Contrary to the established beliefs of astronomers everywhere, it has emerged this week that our own humble Milky Way is considerably bigger than first thought when compared to other nearby galaxies.
According to scientists who have used three-dimensional technology to create a much more detailed map of the Milky Way, it is some 15 percent bigger in breadth and around 50 percent larger in terms of mass.
In terms of evaluating the new discovery, Mark J. Reid of the Harvard-Smithsonian Center for Astrophysics in Cambridge, Massachusetts, commented that it was the equivalent of him suddenly growing from 5ft 5in and 10 stone to a notably more significant 6ft 3in and 15 stone.
The stargazing astronomers were able to more accurately gauge the Milky Way’s size and mass by utilising 10 radio telescope antennas known as the Very Long Baseline Array, which measured the galaxy’s brightest newborn stars at different times during the Earth’s orbit of the sun.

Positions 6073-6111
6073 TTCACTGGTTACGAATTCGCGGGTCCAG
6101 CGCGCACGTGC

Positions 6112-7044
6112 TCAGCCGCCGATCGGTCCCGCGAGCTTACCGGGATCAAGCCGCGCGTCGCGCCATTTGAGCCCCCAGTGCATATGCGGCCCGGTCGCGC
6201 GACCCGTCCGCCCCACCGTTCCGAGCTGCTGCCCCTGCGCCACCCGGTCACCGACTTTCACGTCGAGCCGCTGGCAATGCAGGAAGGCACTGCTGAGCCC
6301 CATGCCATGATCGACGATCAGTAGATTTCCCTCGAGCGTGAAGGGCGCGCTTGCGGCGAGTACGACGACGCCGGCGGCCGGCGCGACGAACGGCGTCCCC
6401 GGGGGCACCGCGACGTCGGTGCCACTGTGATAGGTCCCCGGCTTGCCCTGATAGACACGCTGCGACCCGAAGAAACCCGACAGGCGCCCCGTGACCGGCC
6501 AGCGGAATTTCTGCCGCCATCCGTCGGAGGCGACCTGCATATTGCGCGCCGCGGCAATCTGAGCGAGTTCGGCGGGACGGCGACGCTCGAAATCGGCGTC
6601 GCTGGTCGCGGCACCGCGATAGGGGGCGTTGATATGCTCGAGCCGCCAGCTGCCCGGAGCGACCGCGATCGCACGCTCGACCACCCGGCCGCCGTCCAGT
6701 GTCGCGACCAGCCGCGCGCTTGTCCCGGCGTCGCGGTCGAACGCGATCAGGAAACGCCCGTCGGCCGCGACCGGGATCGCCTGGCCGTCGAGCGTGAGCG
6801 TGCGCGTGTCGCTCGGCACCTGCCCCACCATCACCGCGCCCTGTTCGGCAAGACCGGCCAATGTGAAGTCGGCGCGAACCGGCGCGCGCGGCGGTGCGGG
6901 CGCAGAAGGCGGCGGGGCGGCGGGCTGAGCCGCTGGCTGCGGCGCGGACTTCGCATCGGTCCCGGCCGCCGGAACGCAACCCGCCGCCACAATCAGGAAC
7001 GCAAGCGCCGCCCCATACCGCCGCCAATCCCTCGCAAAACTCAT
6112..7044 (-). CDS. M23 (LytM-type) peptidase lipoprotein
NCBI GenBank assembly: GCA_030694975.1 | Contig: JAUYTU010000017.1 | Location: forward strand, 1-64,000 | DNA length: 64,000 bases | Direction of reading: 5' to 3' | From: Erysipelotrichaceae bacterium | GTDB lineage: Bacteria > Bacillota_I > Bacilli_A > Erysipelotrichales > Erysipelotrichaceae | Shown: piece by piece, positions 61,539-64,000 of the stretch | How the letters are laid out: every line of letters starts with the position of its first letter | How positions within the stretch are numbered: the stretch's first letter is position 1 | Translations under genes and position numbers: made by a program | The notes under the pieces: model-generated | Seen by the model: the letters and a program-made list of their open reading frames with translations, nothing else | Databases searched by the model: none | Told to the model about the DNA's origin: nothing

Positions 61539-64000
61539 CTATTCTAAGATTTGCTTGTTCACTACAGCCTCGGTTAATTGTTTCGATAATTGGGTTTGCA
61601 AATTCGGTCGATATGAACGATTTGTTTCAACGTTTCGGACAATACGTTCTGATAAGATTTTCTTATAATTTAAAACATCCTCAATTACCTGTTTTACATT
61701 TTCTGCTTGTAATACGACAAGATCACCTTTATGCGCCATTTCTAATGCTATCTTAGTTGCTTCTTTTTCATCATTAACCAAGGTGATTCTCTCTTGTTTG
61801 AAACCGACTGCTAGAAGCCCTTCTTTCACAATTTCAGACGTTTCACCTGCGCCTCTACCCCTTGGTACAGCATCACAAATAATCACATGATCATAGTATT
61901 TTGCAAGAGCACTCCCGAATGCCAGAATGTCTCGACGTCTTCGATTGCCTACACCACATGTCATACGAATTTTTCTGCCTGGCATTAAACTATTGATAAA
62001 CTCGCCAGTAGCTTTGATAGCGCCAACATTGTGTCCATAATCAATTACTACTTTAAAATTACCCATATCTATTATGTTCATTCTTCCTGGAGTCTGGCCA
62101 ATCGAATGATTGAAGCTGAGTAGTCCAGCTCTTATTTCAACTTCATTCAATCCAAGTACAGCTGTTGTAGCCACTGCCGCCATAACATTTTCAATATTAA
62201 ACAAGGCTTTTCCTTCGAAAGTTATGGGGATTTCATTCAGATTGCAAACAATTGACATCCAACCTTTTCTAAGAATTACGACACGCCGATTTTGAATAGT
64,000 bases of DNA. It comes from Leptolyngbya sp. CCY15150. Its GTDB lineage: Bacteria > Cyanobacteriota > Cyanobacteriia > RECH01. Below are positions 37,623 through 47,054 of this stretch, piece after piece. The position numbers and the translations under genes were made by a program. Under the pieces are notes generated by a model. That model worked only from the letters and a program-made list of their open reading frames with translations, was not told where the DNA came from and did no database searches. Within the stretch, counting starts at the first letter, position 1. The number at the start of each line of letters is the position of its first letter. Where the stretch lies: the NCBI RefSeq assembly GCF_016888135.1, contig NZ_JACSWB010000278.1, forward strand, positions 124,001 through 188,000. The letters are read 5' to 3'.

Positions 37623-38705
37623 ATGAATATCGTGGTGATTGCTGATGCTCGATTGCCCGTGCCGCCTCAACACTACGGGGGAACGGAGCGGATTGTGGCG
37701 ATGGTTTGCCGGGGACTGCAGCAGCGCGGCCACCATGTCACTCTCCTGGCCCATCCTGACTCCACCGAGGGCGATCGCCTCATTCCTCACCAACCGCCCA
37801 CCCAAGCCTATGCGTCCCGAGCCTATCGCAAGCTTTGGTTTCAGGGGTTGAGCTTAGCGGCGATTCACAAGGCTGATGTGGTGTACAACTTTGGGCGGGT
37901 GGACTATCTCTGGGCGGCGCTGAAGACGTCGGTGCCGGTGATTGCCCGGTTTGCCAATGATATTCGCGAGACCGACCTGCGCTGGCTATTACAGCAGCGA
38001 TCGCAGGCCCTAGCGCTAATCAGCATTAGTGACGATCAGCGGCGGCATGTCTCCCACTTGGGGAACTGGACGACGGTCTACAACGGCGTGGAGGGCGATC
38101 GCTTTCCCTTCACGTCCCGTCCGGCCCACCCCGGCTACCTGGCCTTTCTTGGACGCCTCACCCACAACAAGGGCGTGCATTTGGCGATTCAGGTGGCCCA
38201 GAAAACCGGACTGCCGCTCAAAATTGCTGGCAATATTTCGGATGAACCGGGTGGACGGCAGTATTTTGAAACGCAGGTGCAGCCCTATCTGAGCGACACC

By applying the dimension of time to conventional location-based mapping techniques, Mr. Reid and his colleagues discovered the Milky Way is spinning around its central point at 568,000mph, which is considerably faster than the 492,000mph the scientific community previously held to for decades.
The marked increase in size and mass also places the Milky Way on more of an even physical footing with its neighbouring galaxy Andromeda, which was thought to be substantially bigger than our own system.
“We thought we were like a little sister of Andromeda,” said Mr. Reid. “Now we’re like fraternal twins.”
The scientific findings were reported at a recent meeting of the American Astronomical Society in Long Beach, California.